The Walk is esteemed director Robert Zemeckis’ latest project and it follows the life and times of Phillipe Petit (Joseph Gordon-Levitt) the man who, infamously, walked across a high-wire placed between the twin towers.
The Walk holds in it, themes of life and so it is only fitting that Zemeckis has created a film that feels as it is truly alive. A true master of craft, Zemeckis flourishes with strange but effective choices such as removing colour only to inject it back violently, speeding moments up, slowing moments down and even alternating between languages. Dariuz Wolski, the director of photography, helps to bring the twin towers back to life and he does so superbly. The gorgeous landscape of New York is beautiful, vast and evocative, the perfect setting for Petit and his high flying ambition.
The real testament to The Walk though is, of course, the titular stunt and it is incredible. From the moment Levitt steps both feet onto the high-wire until both of his feet are firmly on the ground, I was riveted. The walk itself is relatively short compared to the length of the full film but yet it is engraved firmly into my mind. It is stomach churning, sweaty palms territory and yet it is equally beautiful and emotional, it is the film’s true pay off and it is executed perfectly.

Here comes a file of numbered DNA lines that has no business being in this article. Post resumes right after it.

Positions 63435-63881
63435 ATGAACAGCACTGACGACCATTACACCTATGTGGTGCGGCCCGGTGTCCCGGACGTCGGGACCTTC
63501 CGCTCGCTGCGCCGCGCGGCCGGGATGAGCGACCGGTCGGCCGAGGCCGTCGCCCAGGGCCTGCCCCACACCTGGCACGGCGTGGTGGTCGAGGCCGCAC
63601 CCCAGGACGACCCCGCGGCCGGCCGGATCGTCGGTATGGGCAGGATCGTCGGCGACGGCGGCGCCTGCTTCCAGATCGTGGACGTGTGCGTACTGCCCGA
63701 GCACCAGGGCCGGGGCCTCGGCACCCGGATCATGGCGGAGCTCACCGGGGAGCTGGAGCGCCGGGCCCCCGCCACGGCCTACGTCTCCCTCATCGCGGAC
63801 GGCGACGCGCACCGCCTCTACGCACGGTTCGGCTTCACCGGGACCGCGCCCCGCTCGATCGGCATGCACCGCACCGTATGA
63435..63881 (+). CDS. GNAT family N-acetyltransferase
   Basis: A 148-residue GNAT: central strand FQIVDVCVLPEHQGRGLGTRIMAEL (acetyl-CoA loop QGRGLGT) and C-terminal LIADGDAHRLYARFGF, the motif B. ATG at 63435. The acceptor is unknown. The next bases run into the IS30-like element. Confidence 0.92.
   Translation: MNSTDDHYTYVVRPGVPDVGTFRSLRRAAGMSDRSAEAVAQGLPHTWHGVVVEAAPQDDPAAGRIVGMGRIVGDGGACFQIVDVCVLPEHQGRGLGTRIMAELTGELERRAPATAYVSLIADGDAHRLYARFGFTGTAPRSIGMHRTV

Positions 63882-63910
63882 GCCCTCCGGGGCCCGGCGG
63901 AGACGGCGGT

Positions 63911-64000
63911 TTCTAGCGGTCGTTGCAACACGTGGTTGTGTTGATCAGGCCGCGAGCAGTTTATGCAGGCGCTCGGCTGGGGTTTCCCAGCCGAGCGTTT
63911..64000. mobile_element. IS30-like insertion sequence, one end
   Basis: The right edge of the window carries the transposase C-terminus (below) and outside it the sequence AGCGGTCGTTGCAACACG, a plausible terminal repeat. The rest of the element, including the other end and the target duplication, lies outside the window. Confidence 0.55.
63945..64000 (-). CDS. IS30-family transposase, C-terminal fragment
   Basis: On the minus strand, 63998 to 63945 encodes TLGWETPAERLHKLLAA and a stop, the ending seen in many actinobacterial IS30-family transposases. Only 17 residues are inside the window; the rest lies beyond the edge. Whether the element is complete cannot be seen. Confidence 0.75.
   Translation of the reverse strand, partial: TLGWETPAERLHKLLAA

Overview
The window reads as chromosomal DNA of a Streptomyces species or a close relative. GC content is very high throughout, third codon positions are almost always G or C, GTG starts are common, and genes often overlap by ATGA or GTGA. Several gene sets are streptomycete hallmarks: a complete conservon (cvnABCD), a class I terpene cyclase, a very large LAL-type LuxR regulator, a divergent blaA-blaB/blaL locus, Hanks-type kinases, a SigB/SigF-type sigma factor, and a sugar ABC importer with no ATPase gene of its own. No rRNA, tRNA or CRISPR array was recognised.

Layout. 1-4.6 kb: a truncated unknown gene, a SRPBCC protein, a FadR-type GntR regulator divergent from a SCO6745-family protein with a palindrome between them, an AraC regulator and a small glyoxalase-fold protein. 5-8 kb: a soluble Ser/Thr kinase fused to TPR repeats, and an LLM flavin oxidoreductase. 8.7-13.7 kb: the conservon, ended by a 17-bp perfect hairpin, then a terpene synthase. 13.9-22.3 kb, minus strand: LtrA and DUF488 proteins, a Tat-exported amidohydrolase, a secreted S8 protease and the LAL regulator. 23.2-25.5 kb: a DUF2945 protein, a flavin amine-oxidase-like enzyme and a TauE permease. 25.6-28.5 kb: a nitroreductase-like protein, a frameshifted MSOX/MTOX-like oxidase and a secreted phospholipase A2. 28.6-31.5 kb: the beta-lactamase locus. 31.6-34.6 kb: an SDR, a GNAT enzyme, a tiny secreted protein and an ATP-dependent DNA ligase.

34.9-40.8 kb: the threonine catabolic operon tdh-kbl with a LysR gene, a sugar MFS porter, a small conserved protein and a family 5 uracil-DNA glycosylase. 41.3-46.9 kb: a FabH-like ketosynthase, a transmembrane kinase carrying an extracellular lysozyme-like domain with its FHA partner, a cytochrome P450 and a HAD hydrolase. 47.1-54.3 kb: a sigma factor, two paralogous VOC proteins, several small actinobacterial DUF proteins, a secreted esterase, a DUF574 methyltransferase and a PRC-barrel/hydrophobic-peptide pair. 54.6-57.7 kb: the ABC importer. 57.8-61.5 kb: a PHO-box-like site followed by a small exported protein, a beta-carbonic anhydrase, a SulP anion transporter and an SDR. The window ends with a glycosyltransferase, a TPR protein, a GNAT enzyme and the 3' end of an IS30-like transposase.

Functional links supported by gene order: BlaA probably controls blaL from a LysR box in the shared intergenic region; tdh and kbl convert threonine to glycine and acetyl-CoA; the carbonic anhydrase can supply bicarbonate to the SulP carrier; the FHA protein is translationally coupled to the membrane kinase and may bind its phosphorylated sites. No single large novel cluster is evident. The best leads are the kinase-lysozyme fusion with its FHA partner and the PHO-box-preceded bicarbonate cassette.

The Walk is a visceral, lively and stunning look at an incredible real life event, anchored by a wonderful lead performance and enthralling direction.